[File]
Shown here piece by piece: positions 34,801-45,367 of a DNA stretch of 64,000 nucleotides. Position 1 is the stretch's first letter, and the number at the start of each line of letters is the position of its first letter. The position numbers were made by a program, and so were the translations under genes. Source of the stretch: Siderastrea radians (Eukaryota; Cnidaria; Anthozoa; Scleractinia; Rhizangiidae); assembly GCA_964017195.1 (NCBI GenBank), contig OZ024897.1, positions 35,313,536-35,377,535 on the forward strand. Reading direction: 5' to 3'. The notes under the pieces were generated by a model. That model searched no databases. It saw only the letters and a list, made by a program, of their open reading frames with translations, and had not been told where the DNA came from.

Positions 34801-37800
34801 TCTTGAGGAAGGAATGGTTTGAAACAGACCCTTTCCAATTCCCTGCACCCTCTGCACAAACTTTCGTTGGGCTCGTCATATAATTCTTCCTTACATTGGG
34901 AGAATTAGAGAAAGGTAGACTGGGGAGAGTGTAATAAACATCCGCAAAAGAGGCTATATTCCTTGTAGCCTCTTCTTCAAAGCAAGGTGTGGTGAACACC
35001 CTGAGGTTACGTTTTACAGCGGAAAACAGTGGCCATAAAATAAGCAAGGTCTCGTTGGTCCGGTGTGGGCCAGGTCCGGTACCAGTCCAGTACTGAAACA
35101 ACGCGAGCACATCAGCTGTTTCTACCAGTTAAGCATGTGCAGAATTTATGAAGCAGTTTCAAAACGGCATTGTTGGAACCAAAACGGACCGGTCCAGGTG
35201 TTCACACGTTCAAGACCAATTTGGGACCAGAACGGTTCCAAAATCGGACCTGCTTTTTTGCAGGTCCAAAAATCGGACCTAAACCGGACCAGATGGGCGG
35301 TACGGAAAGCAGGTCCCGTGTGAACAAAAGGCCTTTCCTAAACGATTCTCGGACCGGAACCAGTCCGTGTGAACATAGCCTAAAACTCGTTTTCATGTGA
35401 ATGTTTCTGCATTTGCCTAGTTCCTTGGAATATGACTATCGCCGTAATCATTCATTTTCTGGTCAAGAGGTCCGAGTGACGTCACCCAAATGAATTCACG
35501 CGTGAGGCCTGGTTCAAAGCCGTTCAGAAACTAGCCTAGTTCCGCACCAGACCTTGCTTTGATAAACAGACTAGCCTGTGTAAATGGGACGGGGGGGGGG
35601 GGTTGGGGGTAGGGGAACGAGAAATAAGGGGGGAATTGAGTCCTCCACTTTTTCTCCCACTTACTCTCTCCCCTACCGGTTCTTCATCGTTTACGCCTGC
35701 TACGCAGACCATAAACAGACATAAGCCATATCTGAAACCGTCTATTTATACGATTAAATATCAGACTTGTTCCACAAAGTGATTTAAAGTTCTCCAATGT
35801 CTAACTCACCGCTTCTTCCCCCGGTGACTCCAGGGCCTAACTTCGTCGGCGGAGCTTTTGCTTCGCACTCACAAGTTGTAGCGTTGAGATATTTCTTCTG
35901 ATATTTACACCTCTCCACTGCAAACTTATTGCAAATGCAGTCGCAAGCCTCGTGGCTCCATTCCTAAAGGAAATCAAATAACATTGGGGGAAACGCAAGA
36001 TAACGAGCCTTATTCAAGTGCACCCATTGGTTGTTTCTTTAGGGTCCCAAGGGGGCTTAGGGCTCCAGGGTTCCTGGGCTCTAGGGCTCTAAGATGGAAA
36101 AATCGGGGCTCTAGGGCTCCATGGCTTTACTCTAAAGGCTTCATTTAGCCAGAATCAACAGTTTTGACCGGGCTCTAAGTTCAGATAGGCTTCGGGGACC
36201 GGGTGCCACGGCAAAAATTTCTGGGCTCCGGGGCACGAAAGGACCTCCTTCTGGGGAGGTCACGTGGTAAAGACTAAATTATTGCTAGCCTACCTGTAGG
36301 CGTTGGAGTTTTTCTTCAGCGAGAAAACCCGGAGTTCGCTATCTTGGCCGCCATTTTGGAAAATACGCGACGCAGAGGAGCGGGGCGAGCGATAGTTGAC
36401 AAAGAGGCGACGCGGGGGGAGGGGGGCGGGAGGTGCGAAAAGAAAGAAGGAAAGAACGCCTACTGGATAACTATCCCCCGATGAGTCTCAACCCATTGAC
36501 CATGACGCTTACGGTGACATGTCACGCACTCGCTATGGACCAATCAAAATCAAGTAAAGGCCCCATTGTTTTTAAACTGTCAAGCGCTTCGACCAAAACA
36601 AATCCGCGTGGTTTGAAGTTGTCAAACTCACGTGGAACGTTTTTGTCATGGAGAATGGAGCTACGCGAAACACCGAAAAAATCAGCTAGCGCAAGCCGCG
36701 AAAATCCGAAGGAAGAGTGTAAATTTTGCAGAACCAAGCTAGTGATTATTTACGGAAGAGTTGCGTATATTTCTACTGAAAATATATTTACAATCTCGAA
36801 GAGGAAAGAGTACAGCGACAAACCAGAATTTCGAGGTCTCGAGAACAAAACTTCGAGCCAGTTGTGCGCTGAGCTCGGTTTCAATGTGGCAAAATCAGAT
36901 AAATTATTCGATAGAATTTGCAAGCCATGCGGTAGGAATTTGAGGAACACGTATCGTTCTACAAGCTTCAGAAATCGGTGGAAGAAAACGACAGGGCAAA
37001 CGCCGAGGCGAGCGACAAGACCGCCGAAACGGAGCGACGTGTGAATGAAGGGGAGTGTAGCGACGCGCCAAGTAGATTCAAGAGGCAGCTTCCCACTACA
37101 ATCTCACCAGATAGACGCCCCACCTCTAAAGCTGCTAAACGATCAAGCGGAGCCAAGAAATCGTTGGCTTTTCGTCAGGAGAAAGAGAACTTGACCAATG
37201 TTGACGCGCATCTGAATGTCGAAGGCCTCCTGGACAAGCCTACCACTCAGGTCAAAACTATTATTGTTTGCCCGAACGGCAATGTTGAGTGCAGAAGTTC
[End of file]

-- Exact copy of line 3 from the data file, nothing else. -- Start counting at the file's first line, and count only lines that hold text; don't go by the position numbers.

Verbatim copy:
34801 TCTTGAGGAAGGAATGGTTTGAAACAGACCCTTTCCAATTCCCTGCACCCTCTGCACAAACTTTCGTTGGGCTCGTCATATAATTCTTCCTTACATTGGG